pastor emphasizes mission | Worship


Little Zion Baptist Church has a new pastor and he hopes to lead the congregation to think outside the box and work outside the building.

Josh Miller became pastor of the church at 7151 New Glendale Road in Glendale last June.

Also a special education teacher at John Hardin High School and a basketball coach, Miller said he knew from a young age that he was called to ministry.

“I think I was about 11 when he told me he was leading me in the direction of preaching,” Miller said. “It’s something I’ve always felt compelled to do. Being able to pastor people is an incredible feeling.

Miller said the church, which typically has between 35 and 40 congregants on Sunday mornings, is a multi-generational church with members ranging from babies to seniors.

Miller, 33, said the congregation had many senior members. Although he considered himself to have an old soul, he wasn’t sure how important his age was to the older members.

“When I interviewed for the job and came here the first Sunday to preach, they didn’t say much to the senior members my age because they didn’t know how they would react to me. “, did he declare.

“But once we got there, we started to feel at home, and the people were so warm and welcoming and inviting to us. I don’t think age played a role in the decision or in my leadership.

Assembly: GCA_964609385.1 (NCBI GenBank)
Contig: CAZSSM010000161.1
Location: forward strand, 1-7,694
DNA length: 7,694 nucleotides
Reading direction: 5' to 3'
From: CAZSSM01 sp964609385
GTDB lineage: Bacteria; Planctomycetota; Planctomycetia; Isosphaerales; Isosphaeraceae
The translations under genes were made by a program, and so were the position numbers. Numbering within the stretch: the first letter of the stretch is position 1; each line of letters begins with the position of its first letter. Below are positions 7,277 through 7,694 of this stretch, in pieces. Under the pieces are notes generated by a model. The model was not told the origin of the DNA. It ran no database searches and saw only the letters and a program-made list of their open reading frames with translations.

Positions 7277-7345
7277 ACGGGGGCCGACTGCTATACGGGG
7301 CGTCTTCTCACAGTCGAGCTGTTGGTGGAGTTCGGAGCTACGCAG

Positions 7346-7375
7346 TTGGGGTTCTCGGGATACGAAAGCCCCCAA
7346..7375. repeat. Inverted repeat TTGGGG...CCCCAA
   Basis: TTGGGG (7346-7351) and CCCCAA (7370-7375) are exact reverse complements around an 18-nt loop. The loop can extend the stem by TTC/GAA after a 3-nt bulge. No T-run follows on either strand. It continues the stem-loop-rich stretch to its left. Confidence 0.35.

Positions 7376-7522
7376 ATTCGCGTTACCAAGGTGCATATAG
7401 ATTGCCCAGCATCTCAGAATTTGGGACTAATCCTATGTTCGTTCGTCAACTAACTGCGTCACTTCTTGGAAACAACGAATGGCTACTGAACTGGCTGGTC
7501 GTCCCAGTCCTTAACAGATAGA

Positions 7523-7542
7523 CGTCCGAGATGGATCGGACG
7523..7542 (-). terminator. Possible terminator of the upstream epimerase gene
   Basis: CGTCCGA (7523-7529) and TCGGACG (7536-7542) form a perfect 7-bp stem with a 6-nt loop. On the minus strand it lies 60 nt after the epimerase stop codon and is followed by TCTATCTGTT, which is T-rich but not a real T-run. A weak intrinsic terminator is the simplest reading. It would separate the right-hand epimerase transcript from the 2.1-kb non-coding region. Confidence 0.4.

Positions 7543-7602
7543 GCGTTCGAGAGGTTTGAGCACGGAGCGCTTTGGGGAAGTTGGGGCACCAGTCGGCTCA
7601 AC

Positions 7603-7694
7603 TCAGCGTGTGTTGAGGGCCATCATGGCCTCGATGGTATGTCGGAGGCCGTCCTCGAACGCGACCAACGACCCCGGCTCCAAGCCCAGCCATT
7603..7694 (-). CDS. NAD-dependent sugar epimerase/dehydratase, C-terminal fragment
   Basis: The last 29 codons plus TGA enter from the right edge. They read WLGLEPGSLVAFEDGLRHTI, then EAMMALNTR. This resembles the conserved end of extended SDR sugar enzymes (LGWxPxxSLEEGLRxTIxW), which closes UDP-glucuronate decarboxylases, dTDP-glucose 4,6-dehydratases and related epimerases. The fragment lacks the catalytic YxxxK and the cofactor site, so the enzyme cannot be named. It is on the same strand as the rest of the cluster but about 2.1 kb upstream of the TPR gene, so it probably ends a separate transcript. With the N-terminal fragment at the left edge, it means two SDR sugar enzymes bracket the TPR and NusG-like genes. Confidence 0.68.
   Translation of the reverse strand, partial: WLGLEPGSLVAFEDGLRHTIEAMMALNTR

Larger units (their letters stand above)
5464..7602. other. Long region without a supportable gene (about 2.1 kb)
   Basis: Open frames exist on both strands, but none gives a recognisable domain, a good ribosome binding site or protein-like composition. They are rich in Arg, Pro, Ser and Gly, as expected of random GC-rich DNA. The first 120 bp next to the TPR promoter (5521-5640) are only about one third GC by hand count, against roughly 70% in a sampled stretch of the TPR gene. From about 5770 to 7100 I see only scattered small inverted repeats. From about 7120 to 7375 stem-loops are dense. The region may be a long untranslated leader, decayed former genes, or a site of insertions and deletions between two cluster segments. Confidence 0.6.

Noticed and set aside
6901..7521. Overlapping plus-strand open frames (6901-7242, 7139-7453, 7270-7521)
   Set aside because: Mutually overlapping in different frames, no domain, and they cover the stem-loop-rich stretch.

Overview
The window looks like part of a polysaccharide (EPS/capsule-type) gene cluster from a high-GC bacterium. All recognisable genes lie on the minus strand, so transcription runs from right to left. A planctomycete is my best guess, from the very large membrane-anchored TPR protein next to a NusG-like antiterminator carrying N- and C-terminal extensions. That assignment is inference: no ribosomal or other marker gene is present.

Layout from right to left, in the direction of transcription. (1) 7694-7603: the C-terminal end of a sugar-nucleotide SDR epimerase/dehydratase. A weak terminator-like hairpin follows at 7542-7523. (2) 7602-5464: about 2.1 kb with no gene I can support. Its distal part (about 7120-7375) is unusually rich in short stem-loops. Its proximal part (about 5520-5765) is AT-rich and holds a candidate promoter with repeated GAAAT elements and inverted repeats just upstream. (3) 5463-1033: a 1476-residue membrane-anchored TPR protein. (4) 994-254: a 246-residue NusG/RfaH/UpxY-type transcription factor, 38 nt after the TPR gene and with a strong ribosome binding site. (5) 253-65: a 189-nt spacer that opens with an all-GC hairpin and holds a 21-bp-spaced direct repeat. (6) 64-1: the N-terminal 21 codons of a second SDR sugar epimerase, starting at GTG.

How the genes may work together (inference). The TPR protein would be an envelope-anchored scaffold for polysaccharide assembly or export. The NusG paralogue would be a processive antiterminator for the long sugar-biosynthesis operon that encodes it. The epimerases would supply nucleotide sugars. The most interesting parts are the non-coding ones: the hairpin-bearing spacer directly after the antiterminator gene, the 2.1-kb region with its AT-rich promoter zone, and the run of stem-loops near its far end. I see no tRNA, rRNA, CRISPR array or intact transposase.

He said he is a very mission-oriented pastor.

“Jesus spent about 80% of his ministry outside the four walls of the church,” he said.

Although Miller said he hopes to increase membership further, having a smaller, tight-knit group has its advantages.

“I grew up in a little church like this, and everyone knew each other,” he said.

“Everyone was ready to lend a hand. It’s just this family atmosphere, this closeness that brings us together.

Miller said he believed church was not meant to be endured, but rather enjoyed.

He wants the church to be an oasis of hope for members and a respite from the trials and tribulations in their daily lives.

“The world is going to beat you for about six days,” he said. “We want this to be a place where you can come, have hope and have something to fight for when you return to the world.

Miller hopes to serve the whole person, giving the congregation the spiritual tools to think for themselves.

“We want you to connect with God in a way that even if the doors of the church are closed or I’m not preaching, you have already established that relationship.”

Miller credited his wife of three years, Courtney, with being a strong support system for him. The two have a 2-year-old daughter, Kinleigh, and Miller said her first ministry was still the family home.

He said God thinks, moves and works outside the box, and that’s an important concept he wants to convey to his congregation.

“We want you to come and experience Jesus in a new way,” he said. “It’s the same Jesus, but a new way of living it. You may have somehow locked God in a box, but God cannot be confined to a box.

He wants to be innovative in his approach without compromising the gospel message.

“I don’t believe that in this generation, which is an iPad generation, you can entice them with VHS,” he said.

“You have to be willing to think outside the box and teach people, show people that there is a God who thinks and thinks outside the box.”


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